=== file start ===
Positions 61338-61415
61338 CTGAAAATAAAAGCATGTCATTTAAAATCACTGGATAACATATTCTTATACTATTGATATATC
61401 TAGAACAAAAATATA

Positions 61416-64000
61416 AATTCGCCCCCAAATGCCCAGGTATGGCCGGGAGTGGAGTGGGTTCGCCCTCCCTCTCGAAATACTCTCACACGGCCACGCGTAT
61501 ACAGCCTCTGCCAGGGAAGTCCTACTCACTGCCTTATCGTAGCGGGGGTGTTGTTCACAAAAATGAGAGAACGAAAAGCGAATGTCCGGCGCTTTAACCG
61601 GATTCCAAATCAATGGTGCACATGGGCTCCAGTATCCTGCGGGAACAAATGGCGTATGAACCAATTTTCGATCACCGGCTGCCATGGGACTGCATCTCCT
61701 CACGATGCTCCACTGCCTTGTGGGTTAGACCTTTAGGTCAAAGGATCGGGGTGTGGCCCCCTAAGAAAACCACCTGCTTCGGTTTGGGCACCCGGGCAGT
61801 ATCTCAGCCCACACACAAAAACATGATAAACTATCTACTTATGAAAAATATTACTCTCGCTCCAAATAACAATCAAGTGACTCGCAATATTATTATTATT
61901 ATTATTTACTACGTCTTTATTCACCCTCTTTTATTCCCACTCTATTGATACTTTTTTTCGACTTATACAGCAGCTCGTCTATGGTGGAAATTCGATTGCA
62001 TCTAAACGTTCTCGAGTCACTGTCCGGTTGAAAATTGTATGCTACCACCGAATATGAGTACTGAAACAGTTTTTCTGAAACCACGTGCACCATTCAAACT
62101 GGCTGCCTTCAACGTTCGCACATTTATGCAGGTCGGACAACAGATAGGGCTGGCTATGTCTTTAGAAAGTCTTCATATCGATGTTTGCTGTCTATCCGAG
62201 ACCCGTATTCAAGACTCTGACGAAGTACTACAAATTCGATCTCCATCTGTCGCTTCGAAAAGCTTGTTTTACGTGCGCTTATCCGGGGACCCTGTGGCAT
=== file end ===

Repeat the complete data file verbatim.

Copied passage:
Positions 61338-61415
61338 CTGAAAATAAAAGCATGTCATTTAAAATCACTGGATAACATATTCTTATACTATTGATATATC
61401 TAGAACAAAAATATA

Positions 61416-64000
61416 AATTCGCCCCCAAATGCCCAGGTATGGCCGGGAGTGGAGTGGGTTCGCCCTCCCTCTCGAAATACTCTCACACGGCCACGCGTAT
61501 ACAGCCTCTGCCAGGGAAGTCCTACTCACTGCCTTATCGTAGCGGGGGTGTTGTTCACAAAAATGAGAGAACGAAAAGCGAATGTCCGGCGCTTTAACCG
61601 GATTCCAAATCAATGGTGCACATGGGCTCCAGTATCCTGCGGGAACAAATGGCGTATGAACCAATTTTCGATCACCGGCTGCCATGGGACTGCATCTCCT
61701 CACGATGCTCCACTGCCTTGTGGGTTAGACCTTTAGGTCAAAGGATCGGGGTGTGGCCCCCTAAGAAAACCACCTGCTTCGGTTTGGGCACCCGGGCAGT
61801 ATCTCAGCCCACACACAAAAACATGATAAACTATCTACTTATGAAAAATATTACTCTCGCTCCAAATAACAATCAAGTGACTCGCAATATTATTATTATT
61901 ATTATTTACTACGTCTTTATTCACCCTCTTTTATTCCCACTCTATTGATACTTTTTTTCGACTTATACAGCAGCTCGTCTATGGTGGAAATTCGATTGCA
62001 TCTAAACGTTCTCGAGTCACTGTCCGGTTGAAAATTGTATGCTACCACCGAATATGAGTACTGAAACAGTTTTTCTGAAACCACGTGCACCATTCAAACT
62101 GGCTGCCTTCAACGTTCGCACATTTATGCAGGTCGGACAACAGATAGGGCTGGCTATGTCTTTAGAAAGTCTTCATATCGATGTTTGCTGTCTATCCGAG
62201 ACCCGTATTCAAGACTCTGACGAAGTACTACAAATTCGATCTCCATCTGTCGCTTCGAAAAGCTTGTTTTACGTGCGCTTATCCGGGGACCCTGTGGCAT